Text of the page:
Nicknames are often descriptive of some noticeable aspect of a person’s character or physical attributes. Growing up, my elementary school friends brutally called me “liver lips” since at that stage of development my lips seemed disproportionately large. Needless to say, I have always been glad that the name didn’t stick.
Unlike my nickname, I love the names of God that describe His magnificent characteristics. God is so wonderfully multifaceted that He has many names that communicate His capabilities and character. To name just a few, He is:
Elohim, the God above all gods
Jehovah Jireh, the God who provides
El-Shaddai, the almighty God
Jehovah Rapha, our healer God
Jehovah Shalom, our God of peace
Jehovah Shamma, our God who is present
Jehovah Yahweh, our loving, covenant-keeping God
It’s no wonder the writer of Proverbs encourages us to remember that “the name of the Lord is a strong tower,” that in times of need God-fearing people run to it and “are safe” (Prov. 18:10). When unwelcome circumstances threaten you and you feel vulnerable, reflect on one of God’s names. Be assured—He will be faithful to His name.
Lord, remind us that Your names reveal Your character. Help us to remember them in our times of need and distress. Thank You for the assurance that You are faithful to Your name.
God’s names, which describe His character, can bring comfort when we need it most.
The book of Proverbs provides us with insight on everything from words to work to relationships. Interestingly, sprinkled throughout the book are sayings that don’t tell us something about life but rather about God. Yet those theological truths should not be separated from the idea of practical day-to-day living. It is as important to know that the name of the Lord is strong and provides safety (18:10) as it is to know that a fool’s mouth leads to his destruction (v.7).
I remember watching television news reports in 1991 as the nonviolent revolution took place in the streets of Moscow. Russians who had grown up in totalitarianism suddenly declared, “We will act as if we are free,” taking to the streets and staring down tanks. The contrast between the faces of the leaders inside and the masses outside showed who was really afraid, and who was really free.
Watching the newsreels from Red Square on Finnish television, I came up with a new definition of faith: paranoia in reverse. A truly paranoid person organizes his or her life around a common perspective of fear. Anything that happens feeds that fear.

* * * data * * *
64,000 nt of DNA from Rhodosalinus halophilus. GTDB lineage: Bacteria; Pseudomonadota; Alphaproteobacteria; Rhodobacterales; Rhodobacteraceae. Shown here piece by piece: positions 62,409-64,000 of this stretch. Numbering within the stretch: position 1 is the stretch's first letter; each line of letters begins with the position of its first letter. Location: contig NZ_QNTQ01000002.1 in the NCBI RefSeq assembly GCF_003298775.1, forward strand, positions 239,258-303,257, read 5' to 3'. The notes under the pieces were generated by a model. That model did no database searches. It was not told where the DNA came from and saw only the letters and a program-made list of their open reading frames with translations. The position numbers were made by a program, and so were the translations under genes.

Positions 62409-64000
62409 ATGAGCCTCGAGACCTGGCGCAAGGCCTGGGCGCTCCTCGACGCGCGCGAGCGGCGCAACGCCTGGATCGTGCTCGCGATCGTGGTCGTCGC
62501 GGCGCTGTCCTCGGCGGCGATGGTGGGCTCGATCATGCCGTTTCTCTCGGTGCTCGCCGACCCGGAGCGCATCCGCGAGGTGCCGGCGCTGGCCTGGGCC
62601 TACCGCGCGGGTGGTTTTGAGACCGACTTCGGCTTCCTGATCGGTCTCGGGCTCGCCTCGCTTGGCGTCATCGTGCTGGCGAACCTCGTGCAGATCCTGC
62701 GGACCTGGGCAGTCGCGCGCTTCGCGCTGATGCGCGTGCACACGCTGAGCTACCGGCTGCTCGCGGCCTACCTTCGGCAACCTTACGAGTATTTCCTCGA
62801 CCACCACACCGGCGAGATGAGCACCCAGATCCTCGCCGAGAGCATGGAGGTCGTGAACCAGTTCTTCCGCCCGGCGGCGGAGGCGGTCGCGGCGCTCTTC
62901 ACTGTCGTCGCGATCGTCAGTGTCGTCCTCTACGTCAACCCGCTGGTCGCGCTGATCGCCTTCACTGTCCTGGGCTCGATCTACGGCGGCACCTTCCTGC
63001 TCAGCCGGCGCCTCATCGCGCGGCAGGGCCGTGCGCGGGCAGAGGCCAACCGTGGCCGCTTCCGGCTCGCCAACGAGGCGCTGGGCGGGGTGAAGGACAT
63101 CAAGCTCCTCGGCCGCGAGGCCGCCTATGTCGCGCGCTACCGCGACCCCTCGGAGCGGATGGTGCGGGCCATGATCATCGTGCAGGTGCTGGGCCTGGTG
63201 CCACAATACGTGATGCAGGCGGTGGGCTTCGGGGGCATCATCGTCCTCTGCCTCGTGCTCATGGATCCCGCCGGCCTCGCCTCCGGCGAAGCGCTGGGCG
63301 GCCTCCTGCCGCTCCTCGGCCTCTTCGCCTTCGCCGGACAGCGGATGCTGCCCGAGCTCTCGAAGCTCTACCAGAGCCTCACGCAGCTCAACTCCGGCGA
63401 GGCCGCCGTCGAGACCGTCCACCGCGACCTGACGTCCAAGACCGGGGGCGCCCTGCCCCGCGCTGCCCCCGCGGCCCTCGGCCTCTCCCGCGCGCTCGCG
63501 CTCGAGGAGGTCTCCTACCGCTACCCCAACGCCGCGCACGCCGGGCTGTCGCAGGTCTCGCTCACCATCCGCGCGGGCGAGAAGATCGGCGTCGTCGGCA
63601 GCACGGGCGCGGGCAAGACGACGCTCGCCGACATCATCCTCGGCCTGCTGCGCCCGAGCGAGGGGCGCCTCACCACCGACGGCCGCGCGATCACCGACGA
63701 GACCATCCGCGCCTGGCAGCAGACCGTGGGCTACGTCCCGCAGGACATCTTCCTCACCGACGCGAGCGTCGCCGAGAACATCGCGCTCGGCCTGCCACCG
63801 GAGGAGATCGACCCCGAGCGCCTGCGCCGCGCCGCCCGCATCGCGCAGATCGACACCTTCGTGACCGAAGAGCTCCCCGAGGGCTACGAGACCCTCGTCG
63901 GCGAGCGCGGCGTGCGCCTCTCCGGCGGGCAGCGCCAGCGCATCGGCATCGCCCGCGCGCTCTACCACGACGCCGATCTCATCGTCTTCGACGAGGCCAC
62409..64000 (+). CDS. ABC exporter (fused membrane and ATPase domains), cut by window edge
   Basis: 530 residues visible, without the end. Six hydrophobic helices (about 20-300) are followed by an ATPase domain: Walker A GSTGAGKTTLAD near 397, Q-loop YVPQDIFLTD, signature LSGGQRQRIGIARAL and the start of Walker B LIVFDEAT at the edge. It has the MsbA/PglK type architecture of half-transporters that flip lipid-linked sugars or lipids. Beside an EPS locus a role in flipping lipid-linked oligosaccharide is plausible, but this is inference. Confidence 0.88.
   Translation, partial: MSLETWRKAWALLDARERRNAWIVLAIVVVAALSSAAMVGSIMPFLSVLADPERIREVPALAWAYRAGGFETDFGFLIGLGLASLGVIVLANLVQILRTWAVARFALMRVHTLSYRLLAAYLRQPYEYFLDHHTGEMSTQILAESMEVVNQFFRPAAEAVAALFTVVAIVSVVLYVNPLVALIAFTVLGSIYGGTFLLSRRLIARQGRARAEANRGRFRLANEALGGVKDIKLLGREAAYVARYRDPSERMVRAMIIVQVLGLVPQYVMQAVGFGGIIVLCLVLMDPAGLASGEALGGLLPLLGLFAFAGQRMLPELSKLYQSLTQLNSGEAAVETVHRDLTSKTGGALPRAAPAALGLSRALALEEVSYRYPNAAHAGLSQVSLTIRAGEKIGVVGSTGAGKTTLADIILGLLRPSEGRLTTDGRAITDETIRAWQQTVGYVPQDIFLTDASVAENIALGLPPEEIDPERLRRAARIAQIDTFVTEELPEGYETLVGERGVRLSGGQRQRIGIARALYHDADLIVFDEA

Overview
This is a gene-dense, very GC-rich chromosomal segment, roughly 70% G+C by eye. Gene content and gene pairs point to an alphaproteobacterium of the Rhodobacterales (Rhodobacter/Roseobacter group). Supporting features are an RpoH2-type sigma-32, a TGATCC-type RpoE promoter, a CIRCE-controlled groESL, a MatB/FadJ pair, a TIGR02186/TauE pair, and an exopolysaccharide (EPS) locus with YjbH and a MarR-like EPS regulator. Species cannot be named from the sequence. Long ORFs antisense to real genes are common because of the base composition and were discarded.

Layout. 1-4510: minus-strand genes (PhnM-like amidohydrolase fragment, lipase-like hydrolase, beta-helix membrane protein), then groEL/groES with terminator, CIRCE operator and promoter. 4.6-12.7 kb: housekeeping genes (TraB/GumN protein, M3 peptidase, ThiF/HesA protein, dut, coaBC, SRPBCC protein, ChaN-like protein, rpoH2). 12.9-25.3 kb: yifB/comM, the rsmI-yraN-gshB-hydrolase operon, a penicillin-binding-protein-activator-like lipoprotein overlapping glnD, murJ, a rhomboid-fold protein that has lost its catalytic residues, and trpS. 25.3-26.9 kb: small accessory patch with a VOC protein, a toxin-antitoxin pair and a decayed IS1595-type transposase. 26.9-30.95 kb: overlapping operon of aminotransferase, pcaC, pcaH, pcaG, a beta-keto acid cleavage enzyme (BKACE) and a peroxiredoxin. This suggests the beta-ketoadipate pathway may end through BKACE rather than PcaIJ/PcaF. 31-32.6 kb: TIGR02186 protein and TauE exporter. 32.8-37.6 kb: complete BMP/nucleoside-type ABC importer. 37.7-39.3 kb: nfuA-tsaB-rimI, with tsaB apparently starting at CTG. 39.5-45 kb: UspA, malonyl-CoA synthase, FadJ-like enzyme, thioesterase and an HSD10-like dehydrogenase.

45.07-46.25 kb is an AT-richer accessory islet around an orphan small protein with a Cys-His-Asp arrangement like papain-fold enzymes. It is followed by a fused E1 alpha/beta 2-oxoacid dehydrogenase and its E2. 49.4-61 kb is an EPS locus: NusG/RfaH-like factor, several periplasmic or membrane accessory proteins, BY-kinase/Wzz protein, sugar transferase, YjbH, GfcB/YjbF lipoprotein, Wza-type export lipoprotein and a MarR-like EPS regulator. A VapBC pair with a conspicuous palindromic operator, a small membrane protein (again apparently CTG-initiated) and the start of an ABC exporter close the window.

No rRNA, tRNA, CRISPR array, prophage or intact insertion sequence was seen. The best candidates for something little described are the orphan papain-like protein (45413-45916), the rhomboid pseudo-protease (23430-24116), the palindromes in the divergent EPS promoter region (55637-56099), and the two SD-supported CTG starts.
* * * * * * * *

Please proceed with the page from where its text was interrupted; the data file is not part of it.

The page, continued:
Faith works in reverse. A faithful person organizes his or her life around a common perspective of trust, not fear. Despite the apparent chaos of the present moment, God does reign. Regardless of how I may feel, I truly matter to a God of love.
What could happen if we in God’s kingdom truly acted as if the words of the apostle John were literally true: “He who is in you is greater than he who is in the world” (1 John 4:4). What if we really started living as if the most-repeated prayer in Christendom has actually been answered—that God’s will be done on earth as it is in heaven?
Far, far above thy thought His counsel shall appear, When fully He the work hath wrought That caused thy needless fear. —Gerhardt
Feeding your faith helps starve your fears.
First John 4:2-3 is used often by Christians as a test to determine if one is demon-possessed. This ignores the context. John is warning against false prophets who deny the humanity of Christ and teach that Jesus only appeared to be human. A false teacher is one who denies that Jesus Christ is both fully man and fully God.
Atop Corcovado Mountain overlooking the city of Rio de Janeiro, Brazil, stands Christ the Redeemer, one of the tallest statues of Christ in the world. Standing 30 meters tall, with arms spreading 28 meters, this sculpture weighs 635 metric tons. It can be seen day or night from almost anywhere in the city. One look to the hills brings this figure of Christ the Redeemer into view.
The New Testament tells us that Christ is not only the Redeemer, but He is also the Creator of the universe, and that Creator is in view in Psalm 121. There the psalmist challenges us to lift our eyes to the hills to see God, for our “help comes from the Lord, who made heaven and earth” (vv.1-2). He alone is sufficient to be our strength and to guide our steps as we make our way through a dangerous and troubled world.
We lift our eyes to the One who keeps us (v.3), guards us (vv.5-6), and overshadows us in the face of all types of danger. He preserves us from evil and keeps us safely in His care for all eternity (vv.7-8).
In faith, we lift our eyes to the One who is our Redeemer and Creator. He is our help and our hope and our eternal home.
O God, our help in ages past, Our hope for years to come, Our shelter from the stormy blast, And our eternal home! —Watts
Christ was lifted up that He might lift us up.
The superscription for Psalm 121 is “A Song of Ascents.” This designation is actually given to the collection of psalms that includes Psalms 120–134. Called “a psalter within the psalter” by Charles Haddon Spurgeon, these songs were sung by Jewish pilgrims making their way to Jerusalem for the three primary feast times of the year. The reason for calling them songs of “ascent” is that Jerusalem is the highest point in Israel, so people going to Jerusalem were always going up.